Significant differences between federal OSHA and PEOSH inspection, enforcement, and discrimination include the following:
1. Penalties. Section 34:6A-41(d) of the PEOSH Act establishes a penalty structure which provides for failure-to-abate penalties of up to $7,000 per day for serious violations and other-than-serious violations. If the time for compliance with an Order of the Commissioner of Labor elapses, and the employer has not made a good faith effort to comply, the Commissioner of Labor shall issue a second Order to Comply imposing a civil administrative penalty of up to $7,000 per day for each violation not abated. If the employer contests the proposed daily penalties, a follow-up inspection shall still be scheduled. If an Order and daily penalties are not to be proposed because of an employer's flagrant disregard of an Order, the Director of PEOSH shall immediately contact the Commissioner of Labor, in writing, detailing the circumstances so that the matter can be referred to the State Attorney General's Office for issuance of a restraining order. Procedures for follow-up inspections are established in the PEOSH FOM Chapter 7, Section XII.
2. Whistleblower (Discrimination). The period fixed in the Plan for filing eligible complaints is 180 days, and the procedure in the Plan for enforcing merit determinations is through Orders to Comply (N.J.S.A 34:6A-45).
G. Compliance Manual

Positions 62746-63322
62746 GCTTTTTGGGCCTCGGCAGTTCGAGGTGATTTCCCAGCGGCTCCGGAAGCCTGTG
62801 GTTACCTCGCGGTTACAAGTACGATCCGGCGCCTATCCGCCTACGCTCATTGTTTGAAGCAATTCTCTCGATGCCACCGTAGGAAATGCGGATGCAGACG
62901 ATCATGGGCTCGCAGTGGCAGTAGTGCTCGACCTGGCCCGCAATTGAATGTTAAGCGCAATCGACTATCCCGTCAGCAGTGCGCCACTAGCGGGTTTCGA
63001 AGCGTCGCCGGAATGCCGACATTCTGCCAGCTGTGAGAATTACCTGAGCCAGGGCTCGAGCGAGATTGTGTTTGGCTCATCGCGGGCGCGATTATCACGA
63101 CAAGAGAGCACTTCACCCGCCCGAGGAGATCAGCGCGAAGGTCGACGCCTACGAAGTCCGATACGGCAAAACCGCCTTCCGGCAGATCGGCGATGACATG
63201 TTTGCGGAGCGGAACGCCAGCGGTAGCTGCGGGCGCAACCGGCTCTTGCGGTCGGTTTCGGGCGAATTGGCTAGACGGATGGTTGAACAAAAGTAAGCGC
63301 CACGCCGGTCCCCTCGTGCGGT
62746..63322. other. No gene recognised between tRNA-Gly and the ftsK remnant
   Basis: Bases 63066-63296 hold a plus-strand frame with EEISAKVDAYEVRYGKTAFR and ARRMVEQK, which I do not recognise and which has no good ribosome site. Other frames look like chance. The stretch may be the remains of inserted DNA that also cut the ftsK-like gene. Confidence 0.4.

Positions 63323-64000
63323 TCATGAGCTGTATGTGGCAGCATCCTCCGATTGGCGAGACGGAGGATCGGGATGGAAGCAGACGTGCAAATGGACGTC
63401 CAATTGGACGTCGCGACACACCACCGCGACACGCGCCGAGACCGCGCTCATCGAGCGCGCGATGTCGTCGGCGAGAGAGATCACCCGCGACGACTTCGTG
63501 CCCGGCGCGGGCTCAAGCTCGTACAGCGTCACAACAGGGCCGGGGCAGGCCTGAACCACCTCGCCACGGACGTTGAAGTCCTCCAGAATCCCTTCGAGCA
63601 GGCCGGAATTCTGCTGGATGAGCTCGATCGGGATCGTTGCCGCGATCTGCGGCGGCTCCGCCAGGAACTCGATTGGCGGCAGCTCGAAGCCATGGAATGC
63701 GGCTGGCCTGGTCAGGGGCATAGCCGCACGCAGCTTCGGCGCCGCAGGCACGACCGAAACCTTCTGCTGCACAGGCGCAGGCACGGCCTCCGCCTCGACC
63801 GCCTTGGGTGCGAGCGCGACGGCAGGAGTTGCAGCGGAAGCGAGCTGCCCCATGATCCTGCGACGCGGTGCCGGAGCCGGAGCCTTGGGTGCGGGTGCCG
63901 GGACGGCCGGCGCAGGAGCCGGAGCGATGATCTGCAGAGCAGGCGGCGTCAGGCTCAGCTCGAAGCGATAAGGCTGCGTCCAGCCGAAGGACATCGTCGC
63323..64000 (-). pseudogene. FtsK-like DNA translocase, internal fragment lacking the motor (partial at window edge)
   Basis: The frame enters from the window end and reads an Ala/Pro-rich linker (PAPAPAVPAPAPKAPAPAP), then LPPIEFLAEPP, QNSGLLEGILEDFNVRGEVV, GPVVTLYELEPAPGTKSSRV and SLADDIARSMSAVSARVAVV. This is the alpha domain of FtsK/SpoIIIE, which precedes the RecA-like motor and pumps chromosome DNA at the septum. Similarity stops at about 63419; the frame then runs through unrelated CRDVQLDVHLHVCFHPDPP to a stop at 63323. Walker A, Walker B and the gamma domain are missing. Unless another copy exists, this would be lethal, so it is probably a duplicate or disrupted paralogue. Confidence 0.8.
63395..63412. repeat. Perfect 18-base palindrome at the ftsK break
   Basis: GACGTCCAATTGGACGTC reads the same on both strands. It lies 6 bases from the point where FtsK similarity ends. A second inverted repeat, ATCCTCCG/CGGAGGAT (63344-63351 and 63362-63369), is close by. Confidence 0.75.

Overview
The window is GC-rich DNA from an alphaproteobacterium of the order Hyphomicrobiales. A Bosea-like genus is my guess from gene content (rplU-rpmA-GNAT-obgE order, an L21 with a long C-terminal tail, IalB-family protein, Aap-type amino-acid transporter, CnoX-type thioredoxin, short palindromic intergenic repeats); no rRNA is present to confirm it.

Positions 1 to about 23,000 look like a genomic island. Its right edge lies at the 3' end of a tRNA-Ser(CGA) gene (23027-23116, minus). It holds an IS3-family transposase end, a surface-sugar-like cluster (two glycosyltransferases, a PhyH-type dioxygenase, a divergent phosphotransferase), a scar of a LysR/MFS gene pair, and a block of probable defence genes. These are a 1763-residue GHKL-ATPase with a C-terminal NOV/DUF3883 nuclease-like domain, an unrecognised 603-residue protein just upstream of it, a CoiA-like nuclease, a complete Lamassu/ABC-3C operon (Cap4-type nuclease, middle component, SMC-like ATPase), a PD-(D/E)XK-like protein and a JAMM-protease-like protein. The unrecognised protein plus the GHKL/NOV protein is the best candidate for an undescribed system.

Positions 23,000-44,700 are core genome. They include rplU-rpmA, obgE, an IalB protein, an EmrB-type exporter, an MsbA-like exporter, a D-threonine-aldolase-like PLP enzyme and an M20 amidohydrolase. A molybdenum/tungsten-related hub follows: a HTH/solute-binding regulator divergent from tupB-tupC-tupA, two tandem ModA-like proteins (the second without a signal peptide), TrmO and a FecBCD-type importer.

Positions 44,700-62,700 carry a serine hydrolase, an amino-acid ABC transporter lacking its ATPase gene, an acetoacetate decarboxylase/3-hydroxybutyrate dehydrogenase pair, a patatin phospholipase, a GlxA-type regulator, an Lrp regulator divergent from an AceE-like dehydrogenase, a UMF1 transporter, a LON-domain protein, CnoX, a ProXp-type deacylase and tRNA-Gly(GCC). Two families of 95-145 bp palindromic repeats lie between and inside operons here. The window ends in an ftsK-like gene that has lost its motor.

The PEOSH FOM, first issued in April 2009, replaces the New Jersey Field Inspection Reference Manual (FIRM) and is available to the public on the LWD Web site. The New Jersey compliance manual parallels federal OSHA's revised Field Operations Manual, CPL 02-00-150, and incorporates other policies parallel to federal compliance directives and unique state requirements. The PEOSH FOM provides guidance to PEOSH compliance staff concerning general staff responsibilities, pre-inspection procedures (including inspection scheduling and priorities, complaints and other unprogrammed inspections and inspection preparation), inspection procedures (including conduct of the inspection, opening conference, closing conference, physical examination of the workplace, follow-up inspections, fatality/catastrophe investigations, imminent danger investigations, and construction inspections), inspection documentation (including types of violations, violations of the general duty clause, writing citations, and grouping/combining violations), post-inspection procedures (including abatement, citations, penalties, and post-citation processes), discrimination investigation procedures (set forth in more detail in the PEOSH Whistleblower (Discrimination) Investigations Manual, which parallels the relevant portions of federal OSHA's Whistleblower Investigations Manual, CPL 02-03-003), and disclosure of information under the New Jersey Open Public Records Act (N.J.S.A. 47:1A-et seq.). New Jersey also uses and has adopted the OSHA Technical Manual (TED 01-00-015), which replaced the former Industrial Hygiene Manual, as guidance for its staff.